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Your Highness

A Vulgar Fantasy

Rating: 3.5 out of 5 stars.

It’s strange to think that the guy playing Bust-Ass in David Gordon Green’s second feature All the Real Girls would not only become a leading man, but that his name would become more recognizable than Green’s. Green and McBride have continued to work together, in Green’s first foray into comedy with Pineapple Express, and most notably in McBride’s show Eastbound and Down.

While Pineapple Express may have been McBride’s break out role, and Green’s introduction to the masses unaware of his indie past, it was mostly a Seth Rogan vehicle. Your Highness is not a companion piece but rather closer in tone to, unsurprisingly, Eastbound and Down. Like their HBO show, Your Highness is highly improvised, full of dick jokes and more amusing than laugh-out-loud funny. And that’s OK. It may not be as immediately satisfying as Pineapple Express but neither is McBride’s humor. It’s more abrasive, simmering and, ultimately, biting.

The film is one giant throwback to fantasy films of the late 70s and 80s, full of ridiculous sorcery, mystical creatures but set in medieval times. The tale follows the quest of brother’s Thadeous (McBride) and Fabious (James Franco) as they seek to rescue Fabious’ kidnapped maiden Belladonna (Zooey Deschanel) and destroy her captor, the evil Leezar (Justin Theroux). Along the path, of course, they run into all sorts of roadblocks and meet plenty of characters, especially Isabel (Natalie Portman), a skilled fighter on her own quest to avenge her family’s death.

The scenery is amazing and it’s fantasy-setting plays as homage rather than a simple parody. The love of the genre creates a solid core for the film and while we’re laughing at how ridiculous the world they created is, it can be taken seriously.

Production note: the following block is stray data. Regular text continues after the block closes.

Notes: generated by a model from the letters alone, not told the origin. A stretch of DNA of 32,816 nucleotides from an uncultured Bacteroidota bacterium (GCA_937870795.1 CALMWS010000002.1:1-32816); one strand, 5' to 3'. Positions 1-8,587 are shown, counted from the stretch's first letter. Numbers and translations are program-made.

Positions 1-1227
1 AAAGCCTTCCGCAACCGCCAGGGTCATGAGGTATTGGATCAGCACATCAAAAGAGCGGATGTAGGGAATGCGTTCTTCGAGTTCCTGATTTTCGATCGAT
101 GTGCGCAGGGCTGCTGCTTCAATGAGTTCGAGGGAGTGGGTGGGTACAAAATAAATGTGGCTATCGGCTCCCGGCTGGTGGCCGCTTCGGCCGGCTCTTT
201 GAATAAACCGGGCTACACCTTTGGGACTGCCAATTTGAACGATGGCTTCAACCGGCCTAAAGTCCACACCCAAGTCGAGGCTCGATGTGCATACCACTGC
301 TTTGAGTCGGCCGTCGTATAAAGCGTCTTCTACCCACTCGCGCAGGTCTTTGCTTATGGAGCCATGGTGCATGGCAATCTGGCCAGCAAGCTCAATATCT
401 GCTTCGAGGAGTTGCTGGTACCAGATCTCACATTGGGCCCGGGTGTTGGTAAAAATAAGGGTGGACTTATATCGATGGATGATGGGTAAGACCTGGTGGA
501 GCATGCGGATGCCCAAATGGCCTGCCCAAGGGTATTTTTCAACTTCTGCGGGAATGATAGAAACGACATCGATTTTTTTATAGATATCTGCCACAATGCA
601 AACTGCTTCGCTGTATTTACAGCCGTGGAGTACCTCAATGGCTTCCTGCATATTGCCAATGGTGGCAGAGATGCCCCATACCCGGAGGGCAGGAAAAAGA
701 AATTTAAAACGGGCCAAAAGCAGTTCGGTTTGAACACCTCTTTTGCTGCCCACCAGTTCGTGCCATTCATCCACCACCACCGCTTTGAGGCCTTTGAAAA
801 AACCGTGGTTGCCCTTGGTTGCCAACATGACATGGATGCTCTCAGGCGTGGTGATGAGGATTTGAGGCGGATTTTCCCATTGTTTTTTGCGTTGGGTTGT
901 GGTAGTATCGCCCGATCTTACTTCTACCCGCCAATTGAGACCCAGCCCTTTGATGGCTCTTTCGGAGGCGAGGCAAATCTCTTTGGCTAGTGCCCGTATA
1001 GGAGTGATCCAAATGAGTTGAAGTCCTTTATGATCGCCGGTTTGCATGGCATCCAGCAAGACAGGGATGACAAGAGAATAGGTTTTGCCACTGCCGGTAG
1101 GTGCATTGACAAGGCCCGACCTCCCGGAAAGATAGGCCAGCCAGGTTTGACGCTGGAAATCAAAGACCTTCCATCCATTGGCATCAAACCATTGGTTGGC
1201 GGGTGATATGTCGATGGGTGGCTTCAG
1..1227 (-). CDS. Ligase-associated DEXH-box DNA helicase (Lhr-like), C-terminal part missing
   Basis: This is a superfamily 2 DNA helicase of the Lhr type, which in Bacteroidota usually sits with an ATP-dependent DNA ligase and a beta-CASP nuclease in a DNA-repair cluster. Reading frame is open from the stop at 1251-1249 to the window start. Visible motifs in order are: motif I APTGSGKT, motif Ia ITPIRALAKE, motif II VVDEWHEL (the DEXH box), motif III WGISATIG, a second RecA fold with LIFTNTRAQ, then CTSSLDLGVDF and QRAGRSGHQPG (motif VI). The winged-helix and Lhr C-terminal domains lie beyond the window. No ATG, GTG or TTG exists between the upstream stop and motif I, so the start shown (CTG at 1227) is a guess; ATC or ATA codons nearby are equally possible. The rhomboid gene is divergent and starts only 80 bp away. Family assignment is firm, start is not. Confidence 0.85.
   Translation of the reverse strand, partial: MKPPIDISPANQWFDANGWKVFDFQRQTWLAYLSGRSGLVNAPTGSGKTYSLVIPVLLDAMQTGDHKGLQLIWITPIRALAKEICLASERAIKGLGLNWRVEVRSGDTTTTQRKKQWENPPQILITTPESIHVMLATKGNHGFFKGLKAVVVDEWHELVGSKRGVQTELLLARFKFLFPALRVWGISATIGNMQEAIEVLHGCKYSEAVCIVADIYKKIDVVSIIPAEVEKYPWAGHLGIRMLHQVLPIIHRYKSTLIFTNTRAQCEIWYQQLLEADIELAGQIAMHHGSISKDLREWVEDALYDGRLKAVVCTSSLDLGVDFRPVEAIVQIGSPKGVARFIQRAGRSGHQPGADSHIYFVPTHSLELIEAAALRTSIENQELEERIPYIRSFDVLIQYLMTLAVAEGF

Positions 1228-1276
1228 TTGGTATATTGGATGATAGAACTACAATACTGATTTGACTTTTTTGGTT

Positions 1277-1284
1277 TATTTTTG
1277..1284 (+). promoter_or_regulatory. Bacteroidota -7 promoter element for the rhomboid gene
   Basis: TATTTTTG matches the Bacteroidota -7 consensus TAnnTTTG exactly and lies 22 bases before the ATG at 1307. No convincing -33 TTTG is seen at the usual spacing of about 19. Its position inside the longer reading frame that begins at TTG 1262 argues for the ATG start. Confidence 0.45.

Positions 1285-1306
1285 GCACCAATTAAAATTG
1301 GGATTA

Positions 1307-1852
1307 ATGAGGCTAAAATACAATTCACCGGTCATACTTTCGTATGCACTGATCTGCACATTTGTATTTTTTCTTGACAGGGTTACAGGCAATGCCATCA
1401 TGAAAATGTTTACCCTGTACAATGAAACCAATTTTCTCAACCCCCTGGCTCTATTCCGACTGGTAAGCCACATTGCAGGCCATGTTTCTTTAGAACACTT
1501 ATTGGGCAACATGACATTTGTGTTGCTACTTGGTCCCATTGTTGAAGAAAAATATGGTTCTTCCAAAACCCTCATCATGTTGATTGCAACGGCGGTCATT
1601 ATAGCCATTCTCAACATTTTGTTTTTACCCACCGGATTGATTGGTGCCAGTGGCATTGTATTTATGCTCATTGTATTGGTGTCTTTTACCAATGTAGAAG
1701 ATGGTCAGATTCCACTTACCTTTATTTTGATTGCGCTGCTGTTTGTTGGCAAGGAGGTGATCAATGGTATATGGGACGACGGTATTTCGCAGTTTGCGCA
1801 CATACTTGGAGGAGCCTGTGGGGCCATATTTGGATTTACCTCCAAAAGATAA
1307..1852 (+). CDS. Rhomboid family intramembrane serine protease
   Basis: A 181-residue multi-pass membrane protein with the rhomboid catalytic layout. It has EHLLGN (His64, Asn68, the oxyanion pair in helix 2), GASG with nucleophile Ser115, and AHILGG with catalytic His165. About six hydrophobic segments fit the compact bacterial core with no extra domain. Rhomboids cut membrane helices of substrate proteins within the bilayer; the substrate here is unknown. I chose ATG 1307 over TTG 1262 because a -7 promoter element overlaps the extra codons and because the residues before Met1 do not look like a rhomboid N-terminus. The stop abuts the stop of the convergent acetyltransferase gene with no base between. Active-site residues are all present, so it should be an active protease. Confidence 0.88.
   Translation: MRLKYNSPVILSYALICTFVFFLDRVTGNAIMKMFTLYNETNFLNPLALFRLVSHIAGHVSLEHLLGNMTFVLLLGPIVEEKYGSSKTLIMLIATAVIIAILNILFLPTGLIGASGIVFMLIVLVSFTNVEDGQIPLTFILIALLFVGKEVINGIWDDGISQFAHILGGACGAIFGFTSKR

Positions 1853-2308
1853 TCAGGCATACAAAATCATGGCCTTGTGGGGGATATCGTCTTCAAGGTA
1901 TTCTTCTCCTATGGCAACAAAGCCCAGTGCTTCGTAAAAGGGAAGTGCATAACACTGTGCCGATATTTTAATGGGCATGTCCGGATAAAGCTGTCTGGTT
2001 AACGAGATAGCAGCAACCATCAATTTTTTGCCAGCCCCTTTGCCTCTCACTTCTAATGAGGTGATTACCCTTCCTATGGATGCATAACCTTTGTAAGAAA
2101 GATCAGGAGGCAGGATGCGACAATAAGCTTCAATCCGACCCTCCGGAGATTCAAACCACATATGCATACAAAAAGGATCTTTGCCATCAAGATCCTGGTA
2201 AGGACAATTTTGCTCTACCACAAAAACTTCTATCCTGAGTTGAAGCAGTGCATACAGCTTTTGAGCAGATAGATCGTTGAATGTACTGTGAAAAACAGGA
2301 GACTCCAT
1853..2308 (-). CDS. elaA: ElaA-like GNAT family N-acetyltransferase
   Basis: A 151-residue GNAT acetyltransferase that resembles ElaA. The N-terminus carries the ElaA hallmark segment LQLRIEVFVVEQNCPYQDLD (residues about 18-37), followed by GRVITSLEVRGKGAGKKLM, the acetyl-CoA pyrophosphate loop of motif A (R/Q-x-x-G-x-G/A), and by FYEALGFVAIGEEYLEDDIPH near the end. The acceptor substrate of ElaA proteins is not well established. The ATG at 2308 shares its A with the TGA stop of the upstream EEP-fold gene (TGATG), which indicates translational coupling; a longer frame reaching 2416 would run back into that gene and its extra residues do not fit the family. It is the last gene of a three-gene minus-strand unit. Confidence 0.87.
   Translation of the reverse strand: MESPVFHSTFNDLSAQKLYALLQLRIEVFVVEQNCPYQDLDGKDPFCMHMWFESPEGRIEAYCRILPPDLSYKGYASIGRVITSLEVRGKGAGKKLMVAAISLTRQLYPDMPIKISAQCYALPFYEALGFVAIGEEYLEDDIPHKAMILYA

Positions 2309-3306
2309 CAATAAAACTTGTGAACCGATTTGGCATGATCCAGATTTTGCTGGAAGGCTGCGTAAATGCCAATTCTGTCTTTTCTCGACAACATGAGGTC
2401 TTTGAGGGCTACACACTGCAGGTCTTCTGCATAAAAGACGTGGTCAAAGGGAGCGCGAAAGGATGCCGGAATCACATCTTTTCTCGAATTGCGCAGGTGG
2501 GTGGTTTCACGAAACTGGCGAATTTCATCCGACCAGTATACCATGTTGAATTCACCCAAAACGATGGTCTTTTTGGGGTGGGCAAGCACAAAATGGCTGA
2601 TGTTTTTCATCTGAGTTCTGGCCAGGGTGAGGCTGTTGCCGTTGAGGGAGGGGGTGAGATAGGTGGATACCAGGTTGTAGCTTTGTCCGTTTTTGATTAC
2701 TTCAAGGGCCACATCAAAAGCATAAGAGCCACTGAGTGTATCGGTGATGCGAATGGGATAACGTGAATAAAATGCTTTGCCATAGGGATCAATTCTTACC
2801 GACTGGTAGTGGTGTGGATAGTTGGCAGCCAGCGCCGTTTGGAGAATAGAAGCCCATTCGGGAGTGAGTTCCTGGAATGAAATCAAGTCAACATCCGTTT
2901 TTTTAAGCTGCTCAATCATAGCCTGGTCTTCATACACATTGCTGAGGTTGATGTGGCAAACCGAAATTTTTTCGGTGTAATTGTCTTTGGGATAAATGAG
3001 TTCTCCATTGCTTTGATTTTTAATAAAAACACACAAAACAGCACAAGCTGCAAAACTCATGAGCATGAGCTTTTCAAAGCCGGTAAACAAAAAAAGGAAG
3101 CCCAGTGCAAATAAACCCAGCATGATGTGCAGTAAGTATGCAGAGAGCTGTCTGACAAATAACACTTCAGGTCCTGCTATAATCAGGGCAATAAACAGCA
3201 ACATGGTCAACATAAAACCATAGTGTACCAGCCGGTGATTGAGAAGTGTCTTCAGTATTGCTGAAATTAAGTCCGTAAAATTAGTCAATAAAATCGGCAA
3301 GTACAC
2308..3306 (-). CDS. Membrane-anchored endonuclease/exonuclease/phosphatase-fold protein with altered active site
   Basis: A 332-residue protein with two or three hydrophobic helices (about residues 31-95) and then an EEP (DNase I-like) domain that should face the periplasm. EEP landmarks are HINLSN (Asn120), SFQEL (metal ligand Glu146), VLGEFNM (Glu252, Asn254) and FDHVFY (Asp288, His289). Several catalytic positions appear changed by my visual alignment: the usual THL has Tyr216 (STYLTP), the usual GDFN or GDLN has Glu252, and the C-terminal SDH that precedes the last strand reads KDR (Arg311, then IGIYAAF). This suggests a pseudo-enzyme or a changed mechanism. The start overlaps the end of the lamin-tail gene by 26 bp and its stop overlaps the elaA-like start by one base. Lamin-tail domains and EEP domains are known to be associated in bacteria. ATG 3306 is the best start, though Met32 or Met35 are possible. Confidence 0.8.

Fabious is the cliché hero, always on a quest for his father’s kingdom and returning victorious. Franco imbues him with a naïve, one-track mind as heir to the throne. He’s the skilled warrior that’s always winning the adoration of those around him and brings home the rescued virgin to marry. Thadeous, on the other hand, is the ungrateful younger brother, smoking weed and bossing around his servant Courtney (Rasmus Hardikur). But it’s Thadeous who must grow up and become a hero himself.

What made Pineapple Express so great was Seth Rogen and Evan Goldberg’s tight script. Much was improvised, sure, but the story flowed. However, the heavy improvisation in Your Highness takes away from much of the film. With a grander story and setting, the loose dialogue against the fantastical backdrop doesn’t always mesh and takes away from the story. It adds to a few awkward edits where it seems as if there was more cut out for time, studio pressure or any number of reasons. These days it’s assured that more will be added to the “uncut” DVD version (for better or worse) but it actually felt short for a nearly two hour film.

Still, it’s a quality film and Green is a more than competent director who holds everything together. Something also must be said for the lavish sets and effects that look much better than films with twice, or even three times, the budget. McBride’s humor isn’t as immediate accessible as those of his contemporaries like Judd Apatow and Seth Rogen and is definitely an acquired taste, an odd mix of dry and potty humor. It may not be the best comedy of the year, but it’s wholly original and worth seeing on that merit alone.

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